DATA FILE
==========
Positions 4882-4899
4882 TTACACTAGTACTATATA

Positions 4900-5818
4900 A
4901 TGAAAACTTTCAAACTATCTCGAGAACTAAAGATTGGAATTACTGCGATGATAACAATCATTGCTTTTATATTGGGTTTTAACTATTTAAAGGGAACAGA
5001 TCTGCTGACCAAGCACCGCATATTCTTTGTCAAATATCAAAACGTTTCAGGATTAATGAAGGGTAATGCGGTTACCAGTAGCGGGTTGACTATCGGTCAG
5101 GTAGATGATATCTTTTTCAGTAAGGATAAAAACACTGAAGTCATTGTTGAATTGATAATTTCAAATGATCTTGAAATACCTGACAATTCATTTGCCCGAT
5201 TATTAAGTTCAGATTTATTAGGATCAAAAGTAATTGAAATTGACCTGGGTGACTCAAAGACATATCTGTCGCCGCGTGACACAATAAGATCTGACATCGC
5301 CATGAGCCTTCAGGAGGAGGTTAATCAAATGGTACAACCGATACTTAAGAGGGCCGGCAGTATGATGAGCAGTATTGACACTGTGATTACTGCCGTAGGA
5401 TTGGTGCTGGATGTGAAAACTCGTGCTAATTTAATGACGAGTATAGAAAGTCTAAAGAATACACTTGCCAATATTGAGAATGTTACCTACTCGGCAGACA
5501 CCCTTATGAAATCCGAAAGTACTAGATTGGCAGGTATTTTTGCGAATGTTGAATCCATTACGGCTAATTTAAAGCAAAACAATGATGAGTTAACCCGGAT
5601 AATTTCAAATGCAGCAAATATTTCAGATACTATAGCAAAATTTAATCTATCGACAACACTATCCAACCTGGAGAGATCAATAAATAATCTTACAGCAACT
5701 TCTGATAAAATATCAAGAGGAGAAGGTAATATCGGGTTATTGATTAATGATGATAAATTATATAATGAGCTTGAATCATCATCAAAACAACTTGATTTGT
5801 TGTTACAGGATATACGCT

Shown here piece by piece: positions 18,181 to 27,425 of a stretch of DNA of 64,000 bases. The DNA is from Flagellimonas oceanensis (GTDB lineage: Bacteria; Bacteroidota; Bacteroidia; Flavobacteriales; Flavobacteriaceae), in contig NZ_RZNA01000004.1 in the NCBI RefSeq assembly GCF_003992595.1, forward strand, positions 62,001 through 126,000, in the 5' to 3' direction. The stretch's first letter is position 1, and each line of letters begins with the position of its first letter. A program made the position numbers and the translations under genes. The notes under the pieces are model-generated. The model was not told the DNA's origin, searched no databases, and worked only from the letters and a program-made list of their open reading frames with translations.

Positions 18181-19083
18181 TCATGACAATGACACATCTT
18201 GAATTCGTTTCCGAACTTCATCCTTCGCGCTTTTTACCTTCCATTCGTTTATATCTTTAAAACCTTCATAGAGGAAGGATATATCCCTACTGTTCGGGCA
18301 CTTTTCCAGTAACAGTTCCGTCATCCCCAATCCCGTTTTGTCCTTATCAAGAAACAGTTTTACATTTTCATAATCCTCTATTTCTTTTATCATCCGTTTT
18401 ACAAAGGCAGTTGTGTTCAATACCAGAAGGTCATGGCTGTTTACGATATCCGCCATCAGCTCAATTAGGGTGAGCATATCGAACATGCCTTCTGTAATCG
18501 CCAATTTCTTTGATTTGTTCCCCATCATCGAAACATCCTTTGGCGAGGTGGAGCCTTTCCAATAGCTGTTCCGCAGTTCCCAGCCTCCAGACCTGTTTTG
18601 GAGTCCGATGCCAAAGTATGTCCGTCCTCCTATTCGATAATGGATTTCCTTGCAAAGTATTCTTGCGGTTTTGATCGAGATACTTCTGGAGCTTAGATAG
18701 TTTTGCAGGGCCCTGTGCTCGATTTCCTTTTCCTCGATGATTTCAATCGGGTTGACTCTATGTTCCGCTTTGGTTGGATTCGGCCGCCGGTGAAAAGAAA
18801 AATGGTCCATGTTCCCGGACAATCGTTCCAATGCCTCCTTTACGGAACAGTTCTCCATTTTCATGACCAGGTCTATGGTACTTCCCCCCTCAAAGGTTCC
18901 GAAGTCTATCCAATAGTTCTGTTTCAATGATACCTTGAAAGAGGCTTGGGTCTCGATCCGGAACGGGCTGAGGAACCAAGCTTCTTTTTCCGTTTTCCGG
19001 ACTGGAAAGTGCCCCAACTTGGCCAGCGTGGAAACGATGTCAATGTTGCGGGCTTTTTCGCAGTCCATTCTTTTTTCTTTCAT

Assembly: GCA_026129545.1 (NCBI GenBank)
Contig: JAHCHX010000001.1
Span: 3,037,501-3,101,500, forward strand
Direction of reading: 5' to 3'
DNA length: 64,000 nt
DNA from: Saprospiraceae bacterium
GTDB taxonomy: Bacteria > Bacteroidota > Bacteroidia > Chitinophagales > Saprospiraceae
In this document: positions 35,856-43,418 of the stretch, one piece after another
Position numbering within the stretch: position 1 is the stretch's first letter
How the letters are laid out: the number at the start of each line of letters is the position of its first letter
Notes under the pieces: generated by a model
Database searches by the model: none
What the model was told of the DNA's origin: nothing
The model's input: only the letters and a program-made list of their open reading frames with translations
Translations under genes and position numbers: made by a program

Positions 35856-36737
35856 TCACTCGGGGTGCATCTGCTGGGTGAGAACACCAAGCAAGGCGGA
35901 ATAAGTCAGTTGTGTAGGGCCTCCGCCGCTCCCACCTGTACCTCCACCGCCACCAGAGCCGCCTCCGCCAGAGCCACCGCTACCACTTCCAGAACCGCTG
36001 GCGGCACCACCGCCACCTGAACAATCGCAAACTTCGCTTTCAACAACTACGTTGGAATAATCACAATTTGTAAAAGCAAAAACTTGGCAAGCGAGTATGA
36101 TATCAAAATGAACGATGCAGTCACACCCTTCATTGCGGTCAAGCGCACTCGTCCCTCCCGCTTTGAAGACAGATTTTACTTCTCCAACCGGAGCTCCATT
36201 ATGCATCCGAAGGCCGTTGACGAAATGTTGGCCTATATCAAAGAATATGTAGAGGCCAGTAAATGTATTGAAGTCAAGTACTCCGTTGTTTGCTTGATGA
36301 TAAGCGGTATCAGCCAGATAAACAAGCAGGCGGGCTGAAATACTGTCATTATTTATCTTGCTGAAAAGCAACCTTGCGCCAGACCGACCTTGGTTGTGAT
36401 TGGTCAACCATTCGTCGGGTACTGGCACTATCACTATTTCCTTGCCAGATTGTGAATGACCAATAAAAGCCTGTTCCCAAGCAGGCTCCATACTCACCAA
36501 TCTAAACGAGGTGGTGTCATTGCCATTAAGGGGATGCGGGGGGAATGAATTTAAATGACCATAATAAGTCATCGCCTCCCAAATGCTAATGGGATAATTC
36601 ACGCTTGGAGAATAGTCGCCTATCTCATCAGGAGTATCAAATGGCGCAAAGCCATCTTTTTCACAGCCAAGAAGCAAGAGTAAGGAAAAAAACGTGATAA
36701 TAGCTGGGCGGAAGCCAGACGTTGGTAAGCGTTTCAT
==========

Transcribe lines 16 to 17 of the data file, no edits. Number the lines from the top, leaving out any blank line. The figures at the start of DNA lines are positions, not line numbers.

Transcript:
Positions 18181-19083
18181 TCATGACAATGACACATCTT